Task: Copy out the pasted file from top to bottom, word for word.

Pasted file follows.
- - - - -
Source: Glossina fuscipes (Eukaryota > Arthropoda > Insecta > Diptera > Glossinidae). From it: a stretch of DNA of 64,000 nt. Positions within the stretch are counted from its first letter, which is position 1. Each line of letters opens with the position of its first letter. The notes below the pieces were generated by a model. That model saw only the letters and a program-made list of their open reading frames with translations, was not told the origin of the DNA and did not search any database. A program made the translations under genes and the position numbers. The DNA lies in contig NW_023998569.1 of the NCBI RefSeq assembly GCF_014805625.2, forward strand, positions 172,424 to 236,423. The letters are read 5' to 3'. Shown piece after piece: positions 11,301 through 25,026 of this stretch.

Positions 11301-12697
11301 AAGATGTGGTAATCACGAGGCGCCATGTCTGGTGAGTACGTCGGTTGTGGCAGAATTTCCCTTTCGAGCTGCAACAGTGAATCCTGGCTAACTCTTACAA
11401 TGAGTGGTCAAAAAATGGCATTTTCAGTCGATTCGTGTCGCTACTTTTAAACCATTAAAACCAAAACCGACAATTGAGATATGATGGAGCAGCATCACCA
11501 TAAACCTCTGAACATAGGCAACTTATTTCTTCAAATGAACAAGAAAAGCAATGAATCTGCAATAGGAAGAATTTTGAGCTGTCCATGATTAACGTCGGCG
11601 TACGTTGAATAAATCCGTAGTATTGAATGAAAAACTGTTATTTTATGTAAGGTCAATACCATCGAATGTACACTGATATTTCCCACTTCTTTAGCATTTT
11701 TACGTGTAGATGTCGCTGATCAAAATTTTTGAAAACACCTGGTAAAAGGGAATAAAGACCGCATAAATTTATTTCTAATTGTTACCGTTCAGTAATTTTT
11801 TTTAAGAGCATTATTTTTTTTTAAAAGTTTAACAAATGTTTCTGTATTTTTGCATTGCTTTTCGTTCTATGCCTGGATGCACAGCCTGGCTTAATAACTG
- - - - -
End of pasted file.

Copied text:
Source: Glossina fuscipes (Eukaryota > Arthropoda > Insecta > Diptera > Glossinidae). From it: a stretch of DNA of 64,000 nt. Positions within the stretch are counted from its first letter, which is position 1. Each line of letters opens with the position of its first letter. The notes below the pieces were generated by a model. That model saw only the letters and a program-made list of their open reading frames with translations, was not told the origin of the DNA and did not search any database. A program made the translations under genes and the position numbers. The DNA lies in contig NW_023998569.1 of the NCBI RefSeq assembly GCF_014805625.2, forward strand, positions 172,424 to 236,423. The letters are read 5' to 3'. Shown piece after piece: positions 11,301 through 25,026 of this stretch.

Positions 11301-12697
11301 AAGATGTGGTAATCACGAGGCGCCATGTCTGGTGAGTACGTCGGTTGTGGCAGAATTTCCCTTTCGAGCTGCAACAGTGAATCCTGGCTAACTCTTACAA
11401 TGAGTGGTCAAAAAATGGCATTTTCAGTCGATTCGTGTCGCTACTTTTAAACCATTAAAACCAAAACCGACAATTGAGATATGATGGAGCAGCATCACCA
11501 TAAACCTCTGAACATAGGCAACTTATTTCTTCAAATGAACAAGAAAAGCAATGAATCTGCAATAGGAAGAATTTTGAGCTGTCCATGATTAACGTCGGCG
11601 TACGTTGAATAAATCCGTAGTATTGAATGAAAAACTGTTATTTTATGTAAGGTCAATACCATCGAATGTACACTGATATTTCCCACTTCTTTAGCATTTT
11701 TACGTGTAGATGTCGCTGATCAAAATTTTTGAAAACACCTGGTAAAAGGGAATAAAGACCGCATAAATTTATTTCTAATTGTTACCGTTCAGTAATTTTT
11801 TTTAAGAGCATTATTTTTTTTTAAAAGTTTAACAAATGTTTCTGTATTTTTGCATTGCTTTTCGTTCTATGCCTGGATGCACAGCCTGGCTTAATAACTG